As expected, there has been a lot of chatter about the personal life of Edward Snowden, even to the extent of details about his girl friend. What surprised me is the amount of time spent on the fact that he did not graduate from high school and had some community college education, and yet at the age of just 29 had a very well-paying job with a major firm that gave him access to a lot of top-secret government information. This is clearly troubling to some people.
Why is this seen as even worthy of note, let alone a bad thing? Apart from shedding light on the nature of how private contractors charge the government for services, it should be irrelevant. There has been no indication that he got his job because of nepotism or corruption or that he was bad at it. As far as I can tell, Snowden could do the work that he was assigned and if his employers felt that he was worth it, what exactly is the problem with them paying him well? Why do we feel that a person’s salary should somehow positively correlate with the level of formal education? Why is the criticism that is made of Snowden not leveled at college dropout Bill Gates? Snowden’s salary has no relevance whatsoever to the merits of his whistleblowing. If anything, it is a positive thing because he clearly walked away from a job that many would love to have.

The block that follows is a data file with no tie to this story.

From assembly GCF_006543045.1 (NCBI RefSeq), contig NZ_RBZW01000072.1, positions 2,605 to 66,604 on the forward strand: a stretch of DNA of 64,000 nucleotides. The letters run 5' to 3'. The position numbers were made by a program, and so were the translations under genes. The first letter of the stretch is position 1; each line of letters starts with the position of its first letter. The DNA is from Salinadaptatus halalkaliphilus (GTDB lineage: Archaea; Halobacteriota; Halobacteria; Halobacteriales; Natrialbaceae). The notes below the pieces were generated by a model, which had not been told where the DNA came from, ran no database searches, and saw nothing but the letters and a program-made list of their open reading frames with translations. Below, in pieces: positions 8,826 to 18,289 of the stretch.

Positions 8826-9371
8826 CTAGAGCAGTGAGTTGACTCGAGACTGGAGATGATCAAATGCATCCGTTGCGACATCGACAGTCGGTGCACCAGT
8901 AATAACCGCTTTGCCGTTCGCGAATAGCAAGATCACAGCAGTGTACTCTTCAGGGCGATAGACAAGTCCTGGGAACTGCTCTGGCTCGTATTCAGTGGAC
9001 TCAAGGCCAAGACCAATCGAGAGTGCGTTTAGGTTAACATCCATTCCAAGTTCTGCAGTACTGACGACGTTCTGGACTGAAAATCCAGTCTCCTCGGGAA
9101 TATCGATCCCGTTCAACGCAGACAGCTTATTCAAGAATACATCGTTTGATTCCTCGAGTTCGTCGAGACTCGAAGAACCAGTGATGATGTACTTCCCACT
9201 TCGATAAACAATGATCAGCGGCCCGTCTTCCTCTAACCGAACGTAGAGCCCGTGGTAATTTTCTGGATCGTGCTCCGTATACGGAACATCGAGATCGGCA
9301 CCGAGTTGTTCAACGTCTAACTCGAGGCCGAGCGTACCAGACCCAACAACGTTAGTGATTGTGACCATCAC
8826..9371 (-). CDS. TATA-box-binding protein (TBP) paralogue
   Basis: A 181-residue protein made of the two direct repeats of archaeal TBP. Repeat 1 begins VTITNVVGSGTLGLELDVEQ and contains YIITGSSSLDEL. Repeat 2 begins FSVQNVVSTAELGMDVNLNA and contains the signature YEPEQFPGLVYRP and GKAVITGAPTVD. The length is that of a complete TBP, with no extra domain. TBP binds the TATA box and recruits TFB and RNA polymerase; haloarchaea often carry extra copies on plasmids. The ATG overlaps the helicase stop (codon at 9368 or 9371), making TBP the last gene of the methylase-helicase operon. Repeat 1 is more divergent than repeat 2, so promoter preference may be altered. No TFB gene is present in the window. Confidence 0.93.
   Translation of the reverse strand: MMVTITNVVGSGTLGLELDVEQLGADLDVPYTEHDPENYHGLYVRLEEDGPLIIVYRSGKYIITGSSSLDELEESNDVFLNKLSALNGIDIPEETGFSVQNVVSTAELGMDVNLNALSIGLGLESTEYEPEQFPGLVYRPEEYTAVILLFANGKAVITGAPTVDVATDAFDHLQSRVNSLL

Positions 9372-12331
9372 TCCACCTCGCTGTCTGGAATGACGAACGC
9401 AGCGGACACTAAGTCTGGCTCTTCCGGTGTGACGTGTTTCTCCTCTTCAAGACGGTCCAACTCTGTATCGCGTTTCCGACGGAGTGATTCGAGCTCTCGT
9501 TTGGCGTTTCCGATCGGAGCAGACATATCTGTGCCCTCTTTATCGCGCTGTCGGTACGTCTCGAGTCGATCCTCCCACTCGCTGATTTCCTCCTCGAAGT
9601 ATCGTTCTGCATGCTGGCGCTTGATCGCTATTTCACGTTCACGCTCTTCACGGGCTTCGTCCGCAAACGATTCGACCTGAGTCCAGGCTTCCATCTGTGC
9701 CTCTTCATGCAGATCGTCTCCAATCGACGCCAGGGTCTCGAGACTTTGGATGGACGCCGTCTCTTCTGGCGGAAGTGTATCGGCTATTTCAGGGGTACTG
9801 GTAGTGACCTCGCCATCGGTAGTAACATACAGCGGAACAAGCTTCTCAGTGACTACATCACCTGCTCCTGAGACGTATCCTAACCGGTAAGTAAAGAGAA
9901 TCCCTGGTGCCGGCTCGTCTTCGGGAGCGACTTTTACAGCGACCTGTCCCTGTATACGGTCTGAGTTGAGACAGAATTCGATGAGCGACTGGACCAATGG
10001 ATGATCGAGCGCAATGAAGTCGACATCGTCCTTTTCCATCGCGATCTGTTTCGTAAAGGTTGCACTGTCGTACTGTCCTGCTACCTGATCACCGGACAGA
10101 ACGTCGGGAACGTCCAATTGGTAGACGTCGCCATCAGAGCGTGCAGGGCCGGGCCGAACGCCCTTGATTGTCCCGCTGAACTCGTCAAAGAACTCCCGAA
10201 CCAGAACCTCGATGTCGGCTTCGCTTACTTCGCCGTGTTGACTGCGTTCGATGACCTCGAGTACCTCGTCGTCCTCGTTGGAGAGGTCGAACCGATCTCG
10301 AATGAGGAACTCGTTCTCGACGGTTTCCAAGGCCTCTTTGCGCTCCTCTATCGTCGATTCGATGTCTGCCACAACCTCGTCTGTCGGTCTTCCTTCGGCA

I have a lot of formal education but have never felt that it entitled me to a certain income. I got the education because I wanted to and because I enjoyed studying physics. The fact that it enabled me to get a job that I enjoy doing and that provided me with some security and comfort is a nice bonus. But I cannot claim that it equips me for anything special. For example, I would be useless to a company like Booz Allen or many firms that pay high salaries because I could not do the kind of work that Snowden did and presumably was quite good at. But I never wanted to do that kind of work anyway so I am not envious of those who do.
In addition, the more formal education one has, the more one gets indoctrinated into the establishment and becomes part of it and thus a servant of the status quo. Having these young people without much formal education gain access to important positions is a significant development because they are far more likely than people like me to buck the system. The Daniel Ellsbergs who, after getting solid Ivy League and establishment credentials, risk everything by turning against the establishment are a very rare breed.
The future lies with young outsiders like Bradley Manning, Aaron Swartz, and Edward Snowden who are disturbed by what they see and feel the need to do something about it. There are a lot more of them entering the higher ranks of the information network than those with Ellsberg-like pedigrees. And that is a good thing.